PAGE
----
The construction of a testamentary document presents a question of law, which the appellate court reviews de novo. The same principles of construction which are applicable to wills and testamentary trusts also apply to inter vivos trusts. The appellate court's obligation is to discern and uphold the settlor's intent. The appellate court determines the intent from the language of the document itself, considered in light of the circumstances surrounding the settlor at the time the document was executed. If there is no ambiguity in the language of the document, there is no need to look further to determine the testator's actual intent.
On July 12, 1984, John J. McGuire executed a revocable trust (the Trust) for the benefit of himself, his wife, Mary, and their four daughters, Therese, Patricia, Maureen and Megan. At his death in 1987, three new trusts were created by operation of Articles V and VI of the revocable trust: the John J. McGuire Marital Trust, the John J. McGuire Marital Trust No. 2 (the Marital Trusts) and the Family Trust. The current Trustees are James McGuire (John's brother), Mary McGuire, J.P. Cullen, and Alfred Diotte. When Mary sought to transfer assets in order to minimize the impact of federal estate taxes, Theres, the estranged eldest daughter, refused to sign a release because she was concerned that she might not receive a gift equal to those given to her sisters. Instead, Therese requested additional information from the Trustees regarding the amount and management of the Trust assets, including whether Mary had already made gifts to other family members. She also asked for copies of the accountings the Trustees provided to her mother. The Trustees denied much of Therese's request, but did provide her with an accounting of the Trust administration for the years 1993-99. The Trustees then petitioned the trial court for a finding that Article X of the revocable trust was valid, that the Trustees had fulfilled their obligations under Article X, and that they were released from liability to any beneficiary for the administration of Trust property for the period of January 1, 1993, through December 31, 1999. Further, with respect to future accounts, the Trustees asked to be discharged of any liability to the beneficiaries, present or contingent, if no current or permissive income beneficiary submitted an objection to the accountings within six months of presentation. Therese opposed the petition, arguing that Article X was ambiguous and asking that the court appoint a guardian ad litem to represent the interests of her minor children. She also requested a protective order prohibiting the Trustees from making distributions of the Trust assets until the guardian ad litem had completed an investigation of the administration of the Trust. The trial court granted the Trustees' petition and denied Therese's motions. Thereafter, Therese appealed.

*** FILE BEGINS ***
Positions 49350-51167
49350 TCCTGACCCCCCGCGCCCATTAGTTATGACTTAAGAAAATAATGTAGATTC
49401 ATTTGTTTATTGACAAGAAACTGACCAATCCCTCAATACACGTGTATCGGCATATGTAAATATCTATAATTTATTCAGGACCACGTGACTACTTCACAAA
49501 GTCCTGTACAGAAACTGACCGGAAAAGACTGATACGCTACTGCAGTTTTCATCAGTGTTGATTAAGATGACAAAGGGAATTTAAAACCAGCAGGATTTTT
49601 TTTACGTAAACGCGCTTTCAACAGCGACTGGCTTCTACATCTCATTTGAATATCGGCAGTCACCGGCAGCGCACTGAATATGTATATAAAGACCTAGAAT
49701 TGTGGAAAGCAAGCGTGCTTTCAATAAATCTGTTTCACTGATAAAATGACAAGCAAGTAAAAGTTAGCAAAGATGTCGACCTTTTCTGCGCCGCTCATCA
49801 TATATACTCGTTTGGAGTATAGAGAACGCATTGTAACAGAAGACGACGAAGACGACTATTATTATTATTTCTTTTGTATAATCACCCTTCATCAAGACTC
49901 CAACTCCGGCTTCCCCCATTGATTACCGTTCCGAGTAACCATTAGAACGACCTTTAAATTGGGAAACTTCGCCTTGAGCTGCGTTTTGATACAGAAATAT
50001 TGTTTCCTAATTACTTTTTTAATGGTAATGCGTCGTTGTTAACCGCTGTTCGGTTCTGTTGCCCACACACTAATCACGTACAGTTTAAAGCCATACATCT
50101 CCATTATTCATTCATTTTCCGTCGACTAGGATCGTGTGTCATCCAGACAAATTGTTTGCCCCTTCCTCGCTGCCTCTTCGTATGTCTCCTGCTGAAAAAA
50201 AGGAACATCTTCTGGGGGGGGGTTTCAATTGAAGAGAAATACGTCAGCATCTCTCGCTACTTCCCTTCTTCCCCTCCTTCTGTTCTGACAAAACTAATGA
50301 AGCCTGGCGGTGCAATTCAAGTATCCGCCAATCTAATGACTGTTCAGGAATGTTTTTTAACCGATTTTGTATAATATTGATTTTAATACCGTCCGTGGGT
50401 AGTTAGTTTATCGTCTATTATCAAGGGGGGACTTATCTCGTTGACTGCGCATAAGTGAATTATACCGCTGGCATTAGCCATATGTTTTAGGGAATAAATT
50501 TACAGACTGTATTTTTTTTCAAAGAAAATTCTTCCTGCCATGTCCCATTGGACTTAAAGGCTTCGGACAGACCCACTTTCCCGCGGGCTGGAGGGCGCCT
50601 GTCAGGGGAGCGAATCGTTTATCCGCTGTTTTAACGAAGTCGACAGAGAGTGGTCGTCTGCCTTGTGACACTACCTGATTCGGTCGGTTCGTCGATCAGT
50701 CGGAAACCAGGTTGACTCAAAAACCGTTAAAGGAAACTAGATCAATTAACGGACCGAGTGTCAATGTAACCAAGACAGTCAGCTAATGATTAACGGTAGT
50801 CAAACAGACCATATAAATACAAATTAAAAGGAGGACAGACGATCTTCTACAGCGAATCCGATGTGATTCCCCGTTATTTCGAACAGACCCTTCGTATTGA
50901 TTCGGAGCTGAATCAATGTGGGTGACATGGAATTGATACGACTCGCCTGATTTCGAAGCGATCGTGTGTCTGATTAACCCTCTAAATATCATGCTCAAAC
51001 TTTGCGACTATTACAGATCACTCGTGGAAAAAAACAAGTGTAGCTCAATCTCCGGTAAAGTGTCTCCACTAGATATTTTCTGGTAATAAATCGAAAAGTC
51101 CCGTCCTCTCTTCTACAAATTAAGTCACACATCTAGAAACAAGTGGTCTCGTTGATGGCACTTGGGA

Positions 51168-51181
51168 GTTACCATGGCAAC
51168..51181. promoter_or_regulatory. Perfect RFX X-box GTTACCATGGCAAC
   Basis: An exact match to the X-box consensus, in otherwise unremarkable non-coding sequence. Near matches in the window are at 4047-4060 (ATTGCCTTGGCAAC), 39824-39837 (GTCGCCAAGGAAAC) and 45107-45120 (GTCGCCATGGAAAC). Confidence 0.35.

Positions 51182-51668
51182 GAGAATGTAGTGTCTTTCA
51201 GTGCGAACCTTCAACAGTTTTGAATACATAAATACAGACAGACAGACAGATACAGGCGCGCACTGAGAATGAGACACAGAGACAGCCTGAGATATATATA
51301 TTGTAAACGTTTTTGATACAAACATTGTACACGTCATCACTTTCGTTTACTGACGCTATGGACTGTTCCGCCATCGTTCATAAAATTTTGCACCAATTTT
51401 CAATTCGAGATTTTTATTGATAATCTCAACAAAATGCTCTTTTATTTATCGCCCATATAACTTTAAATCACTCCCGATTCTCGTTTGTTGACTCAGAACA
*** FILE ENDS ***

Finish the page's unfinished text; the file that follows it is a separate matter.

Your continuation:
Was Article X of the revocable trust ambiguous and therefore, invalid?
The Court held that Article X of the revocable trust was clear and provided that the wife, Mary, as a trustee and an income beneficiary, had sole authority to approve or object to the accounts during her lifetime, which was not inconsistent with other trust provisions. According to the Court, The decision to appoint a guardian ad litem under Wis. Stat. § 701.15(2) (2001-2002) was discretionary. Hence, the trial court did not err in refusing to appoint a guardian, as the contingent beneficiary represented the same interest as her children.